With the wild success of the recently released design patterns cards I have found that traffic inevitably draws “piggy backers”. Until this point I had never considered this kind of marketing, favoring a more direct approach. As I browsed some of the sites that linked to my post I found the same thing on all of them. A site had traced down through all the links originating from my post and had promoted their own goods there.
So I visited – a couple times. The site is actually pretty good, at first glance. I have not taken the time to delve into the real meat of the material yet and have since decided not to. Mark Turansky evidently followed this chain deeper than I and found that the site is simply an attempt at pushing an e-book outlining all the design patterns information. This, in itself, is fine. Linking to my site is fine. Linking to links off my site is fine. The message they are pushing, while doing all of the above is not.
As Mark’s post points out there are a number of ludicrous claims being made by the “publishers” of this book, most of which revolve around the book having supernatural powers. The book is touted as being able to do things like, “get your tasks done twice faster, write bugless code and create an efficient and reliable software architecture”. There are a couple problems with this. First, the use of design patterns generally does not speed up the engineering process. It instead shifts the focus of the work from initial coding, bug fixed, and maintenance to the initial design work. The basic premise of a good design is that it is easy to implement and maintain – not necessarily easy to write or create. Second, bugs are a function of developers. People are prone to error and are thus unlikely to ever write bugless code. So unless this book will make you superhuman, write code for you, or will provide a mechanism to automatically fix bugs I seriously doubt it will ever provide you with less bugs. Mark covered this in pretty good detail so I will leave you to read his post – he also includes “testimonials” that are very obviously fictional.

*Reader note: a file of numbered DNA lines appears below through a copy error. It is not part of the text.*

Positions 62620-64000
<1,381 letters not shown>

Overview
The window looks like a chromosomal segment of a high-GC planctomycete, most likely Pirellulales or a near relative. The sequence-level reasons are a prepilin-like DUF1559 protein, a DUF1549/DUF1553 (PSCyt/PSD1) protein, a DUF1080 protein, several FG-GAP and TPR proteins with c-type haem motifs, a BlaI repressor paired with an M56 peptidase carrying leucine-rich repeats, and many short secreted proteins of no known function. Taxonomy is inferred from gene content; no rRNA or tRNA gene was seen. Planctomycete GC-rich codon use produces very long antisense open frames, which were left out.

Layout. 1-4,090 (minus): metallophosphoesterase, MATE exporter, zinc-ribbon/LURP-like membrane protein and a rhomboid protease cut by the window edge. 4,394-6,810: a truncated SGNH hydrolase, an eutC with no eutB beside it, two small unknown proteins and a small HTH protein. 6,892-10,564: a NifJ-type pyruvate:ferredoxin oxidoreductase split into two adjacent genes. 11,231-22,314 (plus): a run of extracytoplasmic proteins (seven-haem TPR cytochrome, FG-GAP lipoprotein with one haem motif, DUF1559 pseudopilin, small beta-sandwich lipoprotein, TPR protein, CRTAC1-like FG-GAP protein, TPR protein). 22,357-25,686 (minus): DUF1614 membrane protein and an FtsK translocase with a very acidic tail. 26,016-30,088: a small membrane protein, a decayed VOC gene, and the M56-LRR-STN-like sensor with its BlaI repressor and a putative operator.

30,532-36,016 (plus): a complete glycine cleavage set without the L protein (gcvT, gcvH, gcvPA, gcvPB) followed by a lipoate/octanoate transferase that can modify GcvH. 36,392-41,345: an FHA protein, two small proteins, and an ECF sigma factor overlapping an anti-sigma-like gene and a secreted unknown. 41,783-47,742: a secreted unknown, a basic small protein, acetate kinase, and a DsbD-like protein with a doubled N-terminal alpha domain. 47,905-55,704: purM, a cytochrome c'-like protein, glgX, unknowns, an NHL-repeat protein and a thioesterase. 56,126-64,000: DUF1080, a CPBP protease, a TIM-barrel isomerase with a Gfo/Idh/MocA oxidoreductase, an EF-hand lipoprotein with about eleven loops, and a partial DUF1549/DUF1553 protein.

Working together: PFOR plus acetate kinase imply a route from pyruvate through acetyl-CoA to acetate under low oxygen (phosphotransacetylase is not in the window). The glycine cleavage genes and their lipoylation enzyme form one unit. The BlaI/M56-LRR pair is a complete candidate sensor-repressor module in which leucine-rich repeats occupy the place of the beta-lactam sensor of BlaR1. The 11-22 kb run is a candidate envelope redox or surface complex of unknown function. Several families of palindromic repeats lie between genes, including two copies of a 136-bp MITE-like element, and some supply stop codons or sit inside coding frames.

I applaud the marketing effort. It is effective (at least it appears to be) and it will likely drive some business to the site. However, I loathe pushy marketing practices that attempt to dupe consumers into buying a fictional uber-product. If this site simply had good information, real testimonials, and realistic claims I might even be inclined to buy their product. As it is, this won’t be happening.